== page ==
MotorCity EQualizer: The Happiest Accident

While the Heritage Audio experience has been a long journey and it's been tough sometimes, Rodriguez says it’s also been very exciting and full of happy accidents that have led to making gear that people love.

Perhaps the most extreme example of serendipity occurred in the summer of 2020 shortly after the COVID-19 lockdowns began. The famous mix engineer Michael Brauer (Coldplay, The Rolling Stones, James Brown, Aerosmith, Paul McCartney, Rod Stewart) was in Middletown, New York at the headquarters of Black Lion Audio to have his two Motown EQ units serviced. Rodriguez calls the Motown EQ an unobtainable unit with mythical status. They were never available commercially. Motown Records made about a dozen of them in-house exclusively for the Hitsville, U.S.A. studio in Detroit in the early 1960s. Rodriguez had always heard that they sound absolutely amazing and had wanted to try one for himself for many years.

Black Lion Audio has the same US distributor as Heritage Audio, so when Brauer brought in the Motown EQ units for servicing, the owner called Rodriguez to tell him about it. “He says ‘I have two of the Motown EQs you've been telling me about for years,’” Rodriguez says. “I said, ‘No way! I'm flying to NY tomorrow!’ But it was the pandemic. I couldn't fly. I couldn't put my hands on the Motown EQ. So we developed a system to reverse engineer the Motown EQ remotely.”

Although he would not be able to work directly with the Motown EQ himself, it was still a dream project for Rodriguez - but he did not know how long he would have to work with the units. Brauer has basically used the Motown EQ on at least the kick and the snare of every mix he’s done since the 1980s, so they didn’t know exactly how long it would be before he took them back. Up against the clock, Rodriguez dropped everything else he could to work on reverse engineering the EQ over Skype and Zoom. They used a couple of engineers whom they trusted in NY, one of the best Heritage Audio analog engineers who was locked down in Lisbon, Portugal, and Rodriguez himself who was locked down in Madrid.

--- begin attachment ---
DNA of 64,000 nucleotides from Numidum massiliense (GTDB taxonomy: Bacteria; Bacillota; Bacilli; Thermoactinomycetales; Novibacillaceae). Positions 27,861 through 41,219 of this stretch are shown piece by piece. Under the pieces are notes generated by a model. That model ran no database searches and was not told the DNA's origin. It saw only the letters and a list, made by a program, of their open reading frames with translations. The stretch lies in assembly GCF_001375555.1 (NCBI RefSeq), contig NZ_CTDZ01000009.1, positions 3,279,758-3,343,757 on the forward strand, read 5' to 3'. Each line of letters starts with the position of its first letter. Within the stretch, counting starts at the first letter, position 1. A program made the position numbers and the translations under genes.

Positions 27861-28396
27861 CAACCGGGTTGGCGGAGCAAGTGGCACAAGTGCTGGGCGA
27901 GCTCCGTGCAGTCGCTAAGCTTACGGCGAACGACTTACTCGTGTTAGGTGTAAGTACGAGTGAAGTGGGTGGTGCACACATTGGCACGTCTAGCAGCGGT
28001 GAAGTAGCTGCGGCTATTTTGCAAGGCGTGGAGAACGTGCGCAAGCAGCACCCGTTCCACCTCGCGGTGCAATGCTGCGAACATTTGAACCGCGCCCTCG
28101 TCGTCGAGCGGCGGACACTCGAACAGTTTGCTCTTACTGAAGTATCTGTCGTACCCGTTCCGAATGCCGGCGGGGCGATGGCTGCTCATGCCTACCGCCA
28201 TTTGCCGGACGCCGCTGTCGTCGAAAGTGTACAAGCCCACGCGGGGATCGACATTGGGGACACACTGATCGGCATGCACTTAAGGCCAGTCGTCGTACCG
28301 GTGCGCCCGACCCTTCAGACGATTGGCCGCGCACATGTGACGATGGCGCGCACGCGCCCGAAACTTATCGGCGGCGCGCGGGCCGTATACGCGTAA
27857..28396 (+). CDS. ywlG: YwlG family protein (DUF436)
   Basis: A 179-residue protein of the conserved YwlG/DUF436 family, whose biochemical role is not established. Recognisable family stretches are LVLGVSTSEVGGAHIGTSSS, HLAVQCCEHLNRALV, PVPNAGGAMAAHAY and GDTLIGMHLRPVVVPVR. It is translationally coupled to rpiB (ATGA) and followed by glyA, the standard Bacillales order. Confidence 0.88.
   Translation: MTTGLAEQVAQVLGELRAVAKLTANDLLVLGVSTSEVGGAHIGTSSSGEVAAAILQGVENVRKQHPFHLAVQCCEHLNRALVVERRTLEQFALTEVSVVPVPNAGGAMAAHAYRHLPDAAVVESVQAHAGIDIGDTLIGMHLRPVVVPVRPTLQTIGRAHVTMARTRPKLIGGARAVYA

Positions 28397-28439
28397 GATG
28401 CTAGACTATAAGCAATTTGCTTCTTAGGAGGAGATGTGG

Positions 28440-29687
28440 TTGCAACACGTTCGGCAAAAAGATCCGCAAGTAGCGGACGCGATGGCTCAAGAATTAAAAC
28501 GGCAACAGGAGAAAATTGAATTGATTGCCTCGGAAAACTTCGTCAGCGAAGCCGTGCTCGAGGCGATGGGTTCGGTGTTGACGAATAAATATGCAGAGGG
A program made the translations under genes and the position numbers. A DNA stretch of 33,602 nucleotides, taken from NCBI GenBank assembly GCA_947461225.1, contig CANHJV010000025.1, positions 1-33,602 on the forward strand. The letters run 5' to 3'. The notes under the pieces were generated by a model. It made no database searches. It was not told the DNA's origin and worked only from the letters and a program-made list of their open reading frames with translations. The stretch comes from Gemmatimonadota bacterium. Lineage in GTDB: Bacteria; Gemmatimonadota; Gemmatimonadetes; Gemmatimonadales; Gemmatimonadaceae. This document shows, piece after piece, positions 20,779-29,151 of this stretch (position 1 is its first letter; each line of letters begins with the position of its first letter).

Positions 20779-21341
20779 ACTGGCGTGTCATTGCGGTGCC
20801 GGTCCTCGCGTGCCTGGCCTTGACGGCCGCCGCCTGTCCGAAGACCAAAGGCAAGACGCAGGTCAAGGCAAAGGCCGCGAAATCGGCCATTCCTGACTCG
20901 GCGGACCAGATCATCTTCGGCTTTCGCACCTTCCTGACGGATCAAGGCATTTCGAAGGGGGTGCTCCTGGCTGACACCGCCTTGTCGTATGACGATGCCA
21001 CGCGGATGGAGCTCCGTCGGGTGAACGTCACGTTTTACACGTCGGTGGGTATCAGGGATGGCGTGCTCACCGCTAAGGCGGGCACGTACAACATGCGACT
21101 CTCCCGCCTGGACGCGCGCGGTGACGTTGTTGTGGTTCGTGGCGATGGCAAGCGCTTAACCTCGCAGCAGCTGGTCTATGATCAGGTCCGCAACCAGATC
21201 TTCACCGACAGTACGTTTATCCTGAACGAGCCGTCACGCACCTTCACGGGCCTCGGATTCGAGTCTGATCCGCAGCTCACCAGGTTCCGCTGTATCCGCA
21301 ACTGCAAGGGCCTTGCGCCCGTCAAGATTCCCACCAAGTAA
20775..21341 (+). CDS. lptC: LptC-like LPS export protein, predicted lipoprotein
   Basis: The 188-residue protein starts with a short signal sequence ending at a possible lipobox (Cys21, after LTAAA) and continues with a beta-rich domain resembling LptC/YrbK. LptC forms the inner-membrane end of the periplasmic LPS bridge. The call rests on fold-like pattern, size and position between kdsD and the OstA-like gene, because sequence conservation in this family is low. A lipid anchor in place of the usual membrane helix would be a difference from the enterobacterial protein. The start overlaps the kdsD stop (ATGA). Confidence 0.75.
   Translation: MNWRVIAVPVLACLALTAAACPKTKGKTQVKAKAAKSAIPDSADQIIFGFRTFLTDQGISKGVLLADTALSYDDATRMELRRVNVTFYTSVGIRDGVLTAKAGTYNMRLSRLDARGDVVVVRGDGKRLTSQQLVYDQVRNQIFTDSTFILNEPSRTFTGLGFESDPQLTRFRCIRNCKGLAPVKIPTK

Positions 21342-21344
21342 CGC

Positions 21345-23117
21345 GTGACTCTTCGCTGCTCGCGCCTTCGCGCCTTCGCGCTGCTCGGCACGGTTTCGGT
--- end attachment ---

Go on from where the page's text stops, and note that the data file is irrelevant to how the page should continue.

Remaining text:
They ended up taking about a month and a half of remote conferences in the mornings for NY and the afternoons for Europe. They would ask questions, take pictures, take measurements, and then go back to their labs to work on equations and try to figure out what exactly was inside the EQ. Eventually the conferences developed to the point where they were testing the Heritage Audio simulations with the measurements of the original Motown EQ.



Heritage Audio MotorCity EQualizer mono 7-band passive EQ


“At the end it was crazy,” Rodriguez says. “We were sharing files of the real unit processing with our unit, and those sounded the same. That was amazing. It was one of the most exciting journeys in my life as an engineer. That thing became the MotorCity EQualizer that we sell today, which is an awesome EQ. So that was just by accident, and now Brauer is our endorser for that EQ!”